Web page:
Demographics of Palestine before 1948
In the early 20th century the land of Israel was a mix of many peoples representing some 50 languages [1911 Encyclopedia Britannica]. According to historian Richard Hartmann, prior to the creation of Israel in 1948 these communities were “ethnologically a chaos of all the possible human combinations”, and so did not share a common Arab identity. They included Balkans, Greeks, Syrians, Egyptians, Turks, Armenians, Italians, Persians, Kurds, Germans, Afghans, Bosnians, Sudanese, Algerians and others. The land was not a “country” and had no frontiers, only administrative boundaries [Prof. Bernard Lewis].
All this is put into political context by The Harvard Israel Review: “For a number of reasons, both political and environmental, the Arab population of Palestine had been in a constant state of flux for much of the region’s history. There was of course a small Arab population in Palestine that could trace its roots back for centuries. But overall, the Arab population, which had remained dormant for centuries, began to blossom only after the beginning of Jewish immigration and the subsequent improvements in economic conditions, infrastructure, and agricultural techniques. The idea of ‘uninterrupted (Arab) settlement’ is inconsistent with history. It was put forward primarily in an attempt to delegitimize Jewish immigration.”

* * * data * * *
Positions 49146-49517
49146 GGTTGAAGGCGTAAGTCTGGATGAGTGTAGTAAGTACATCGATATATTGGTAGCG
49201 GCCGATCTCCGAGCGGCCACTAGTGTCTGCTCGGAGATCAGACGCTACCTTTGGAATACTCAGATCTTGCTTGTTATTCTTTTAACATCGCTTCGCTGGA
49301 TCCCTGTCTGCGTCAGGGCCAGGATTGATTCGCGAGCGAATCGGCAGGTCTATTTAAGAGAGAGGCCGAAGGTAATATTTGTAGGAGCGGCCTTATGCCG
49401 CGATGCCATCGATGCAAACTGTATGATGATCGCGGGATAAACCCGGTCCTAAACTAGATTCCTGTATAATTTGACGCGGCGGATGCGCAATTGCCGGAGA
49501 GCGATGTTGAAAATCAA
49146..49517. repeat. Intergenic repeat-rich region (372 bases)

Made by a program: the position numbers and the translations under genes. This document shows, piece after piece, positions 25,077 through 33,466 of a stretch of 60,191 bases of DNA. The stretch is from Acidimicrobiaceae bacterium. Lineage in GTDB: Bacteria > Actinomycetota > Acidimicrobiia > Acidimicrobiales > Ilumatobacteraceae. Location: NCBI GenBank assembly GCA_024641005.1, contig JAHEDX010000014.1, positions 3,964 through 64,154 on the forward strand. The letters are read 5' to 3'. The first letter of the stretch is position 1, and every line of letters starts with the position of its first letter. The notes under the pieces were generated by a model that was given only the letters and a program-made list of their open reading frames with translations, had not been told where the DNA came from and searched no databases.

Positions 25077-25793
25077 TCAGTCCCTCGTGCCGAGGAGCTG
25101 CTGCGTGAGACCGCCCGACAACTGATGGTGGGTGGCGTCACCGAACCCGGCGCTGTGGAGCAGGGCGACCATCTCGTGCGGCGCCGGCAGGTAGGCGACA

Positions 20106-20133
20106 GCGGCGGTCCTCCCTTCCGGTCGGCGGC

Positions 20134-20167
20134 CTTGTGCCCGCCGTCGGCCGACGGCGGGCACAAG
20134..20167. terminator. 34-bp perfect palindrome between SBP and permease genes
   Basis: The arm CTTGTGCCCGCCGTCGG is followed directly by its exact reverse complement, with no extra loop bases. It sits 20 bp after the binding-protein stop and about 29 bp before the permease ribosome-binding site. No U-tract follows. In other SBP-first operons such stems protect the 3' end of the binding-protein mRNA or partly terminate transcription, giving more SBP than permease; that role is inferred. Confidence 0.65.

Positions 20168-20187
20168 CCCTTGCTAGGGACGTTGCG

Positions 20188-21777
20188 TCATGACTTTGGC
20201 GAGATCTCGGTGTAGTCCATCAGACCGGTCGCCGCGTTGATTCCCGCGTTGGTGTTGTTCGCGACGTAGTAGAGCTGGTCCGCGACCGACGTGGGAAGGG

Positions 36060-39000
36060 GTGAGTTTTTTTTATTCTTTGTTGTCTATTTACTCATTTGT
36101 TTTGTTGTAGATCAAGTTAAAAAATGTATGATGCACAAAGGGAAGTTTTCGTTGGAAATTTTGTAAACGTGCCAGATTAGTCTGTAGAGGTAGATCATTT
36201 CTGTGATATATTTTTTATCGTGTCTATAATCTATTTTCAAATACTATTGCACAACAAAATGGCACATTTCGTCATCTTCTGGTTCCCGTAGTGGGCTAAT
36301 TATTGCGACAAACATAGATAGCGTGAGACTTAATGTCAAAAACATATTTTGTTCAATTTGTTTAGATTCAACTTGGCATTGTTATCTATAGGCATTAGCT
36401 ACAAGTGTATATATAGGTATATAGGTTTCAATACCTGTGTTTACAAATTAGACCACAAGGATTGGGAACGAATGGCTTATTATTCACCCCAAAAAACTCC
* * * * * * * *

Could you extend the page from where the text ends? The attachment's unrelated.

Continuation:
Jewish Population Growth
The population growth of Israel is striking. In 1915 there were just 83,000 Jews but this increased to over 6.2 million Jews in 2015, link, corresponding to an amazing 7400% increase! In comparison, over the same period the UK population increased just 55%. We can see this as the amazing natural growth of a young nation, or as the fulfillment of prophecies in Ezekiel and Isaiah:
Behold, I will take the sons of Israel from among the nations where they have gone … and bring them into their own land … (Ezek 37.21)
I will say to the north ‘Give them up! … bring My sons from afar and my daughters from the ends of the earth’ (Isa 43.6)
AIRPORTS: Ben-Gurion International Airport is Israel’s largest air terminal for international flights and is considered the main air gateway to the country. It has been extensively enlarged with new state-of-the art terminals. Ovda is another airport also used for international flights.